Wednesday, June 14, 2006

Social Media Press Releases: Digging Deeper

So far, the ## of downloads for our Social Media Press Release template hovers at approximately 3,500.

I've also learned through PR Newswire that almost 700 registered journalists took a look at our announcement.

Meanwhile, almost 80 bloggers have made note of the template, in some form or another, and the reception has been overwhelmingly positive.

Pretty cool... but, some folks have raised some legitimate objections, so I want to see what I can do to sway them, a bit. To do so, we must dig deeper into the features, motivations and opportunities created by the new format.

The primary objection is best summed up by Susan Getgood: "The focus needs to be on content. Crappy content in a new form does NOT equal a good press release." ... (Special award for snarkasm goes to Brian Oberkirch of Ketchum, who talked about how we were merely "tarting up message points" --- great line!)

I am in whole-hearted agreement with these objectors. Even though the bullet-point format should minimize a lot of the "superlative" bad writing, the Social Media Press Release must be well-written. And, it does not replace the need to participate in on-going conversations.

With that said, please, explore with me. Let's take the time to examine some of the finer points:

As I mentioned at Susan's site, one benefit to the Social Media Press Release is that it could enable the widescale distribution of multimedia content that will be relevant not just to mainstream journalists but to bloggers, as well. Bloggers like pictures, to "tart-up" their posts (thanks, Brian). But that's one of the simplest of its benefits.

Now, think about the digg button on the Social Media release. Maybe no mainstream journalist covers your release, but, a few bloggers "digg" & comment on it --- and potentially a release that would have died on the vine becomes a full-scale meme ... which in turn leads to mainstream coverage! Such a scenario is possible for the first time, now. The Social Media release facilitates this scenario.

Dig deeper: I am increasingly excited about "Pitching 2.0". PR pros can become "stewards of the storyline" ... Rather than just get journalists to subscribe to our clients' pressroom RSS feeds, we might want them to subscribe to a del.icio.us site where we can "build" a story for them via links and our own notes/opinions. Essentially, the PR pro can become the journalists' and bloggers' Research Assistant, via on-going updates to the del.icio.us site. And how do you get the original access to the "purpose-built" del.icio.us page & accompanying RSS feed? In part, through the Social Media Press Release!

More to come.

5 Comments:

Anonymous Brian Oberkirch said...

Hi Todd. Thanks for the update post on this. Just wanted to note that I run Weblogs Work. I just did a speaking gig @ Ketchum a few weeks ago.

June 14, 2006  
Anonymous Susan Getgood said...

My main concerns about the social media press release are concerns, not really objections. Todd mentions one above, which is that I believe content is the issue, not form. I fear that overemphasis on form may create even worse press releases than we already see.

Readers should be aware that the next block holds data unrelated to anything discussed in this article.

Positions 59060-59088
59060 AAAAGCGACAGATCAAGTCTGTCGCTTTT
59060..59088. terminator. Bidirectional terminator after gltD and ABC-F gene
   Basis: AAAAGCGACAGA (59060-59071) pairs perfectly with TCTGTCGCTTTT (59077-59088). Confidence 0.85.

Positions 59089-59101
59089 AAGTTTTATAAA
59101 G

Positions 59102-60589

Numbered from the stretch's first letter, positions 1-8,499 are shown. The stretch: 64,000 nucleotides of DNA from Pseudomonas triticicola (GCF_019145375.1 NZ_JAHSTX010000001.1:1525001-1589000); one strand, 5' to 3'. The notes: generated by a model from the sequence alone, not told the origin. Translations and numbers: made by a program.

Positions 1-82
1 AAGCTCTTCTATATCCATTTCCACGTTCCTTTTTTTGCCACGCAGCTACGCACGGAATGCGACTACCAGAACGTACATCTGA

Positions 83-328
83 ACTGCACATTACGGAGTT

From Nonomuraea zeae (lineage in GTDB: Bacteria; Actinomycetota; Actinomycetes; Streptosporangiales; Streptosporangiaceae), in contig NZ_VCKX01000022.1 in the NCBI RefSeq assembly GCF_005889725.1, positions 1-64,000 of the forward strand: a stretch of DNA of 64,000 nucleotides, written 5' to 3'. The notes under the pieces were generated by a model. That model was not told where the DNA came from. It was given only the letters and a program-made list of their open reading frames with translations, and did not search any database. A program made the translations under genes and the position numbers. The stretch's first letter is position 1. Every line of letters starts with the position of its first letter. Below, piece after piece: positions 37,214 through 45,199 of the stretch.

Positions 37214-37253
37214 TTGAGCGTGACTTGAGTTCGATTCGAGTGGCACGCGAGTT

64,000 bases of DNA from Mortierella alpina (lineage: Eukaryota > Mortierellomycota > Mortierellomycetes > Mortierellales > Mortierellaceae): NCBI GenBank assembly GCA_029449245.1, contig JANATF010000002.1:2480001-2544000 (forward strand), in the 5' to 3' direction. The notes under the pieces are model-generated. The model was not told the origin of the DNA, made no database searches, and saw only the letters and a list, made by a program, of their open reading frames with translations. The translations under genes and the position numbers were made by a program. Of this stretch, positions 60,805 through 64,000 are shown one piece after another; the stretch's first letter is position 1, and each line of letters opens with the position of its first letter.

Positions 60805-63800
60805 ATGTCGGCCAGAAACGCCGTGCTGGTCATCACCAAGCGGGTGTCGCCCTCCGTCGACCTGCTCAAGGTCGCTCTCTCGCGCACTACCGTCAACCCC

My other concern has to do with focusing on tools, like whether it a press release or a del.icio.us page, versus the real work in communications, which is actually relating to people one on one. Real conversation, real relationships.

I think all these tools are useful, and can be a big help in the practice of public relations. But we need to get the fundamentals right first.

Here's an idea Todd. Instead of a working group to develop a social media press release, why don't we have a workshop or panel or something like that to bring together the proponents and the "concerned" to work through these issues. We're both in the Boston area, we could make something like this happen.

June 14, 2006  
Blogger PR-Guy said...

I'm game, Susan.

June 15, 2006  
Blogger John Wagner said...

Todd ... one thing you've never addressed is the fact that many publications (and websites) will run relevant news releases verbatim.

In those instances, it's obviously better to provide them with full text that you've crafted, right?

I believe the Social Media template would work great for reporters such as Foremski who don't want full text, but what about the editors who do?

I see the template as being more like a "fact sheet" that can either accompany a full-text release or be used stand-alone for reporters who are doing their own story.

Thoughts???

June 15, 2006  
Blogger PR-Guy said...

Hi John -
First off, to start things off, I am zealous but not a zealot: I readily acknowledge the wisdom of your thoughts.

I do agree, as well, that sometimes reporters will take a release and paste whole sections of it into an article. But, in my experience this is the exception rather than the rule (as is proper). Also, there are entire sections of the Social Media press release (SMPR) that can be "lifted" in that manner, i.e., executive quotes. Even the bullet points found in the "Core News" section can be pretty readily woven together...

So, no, I wouldn't want to see the SMPR become an adjunct to a traditional release. I do think the SMPR can stand on its own, and, to meet Susan's point, I do think that the onus is on the marketer to ensure that the content is high-quality and relevant.

June 15, 2006  

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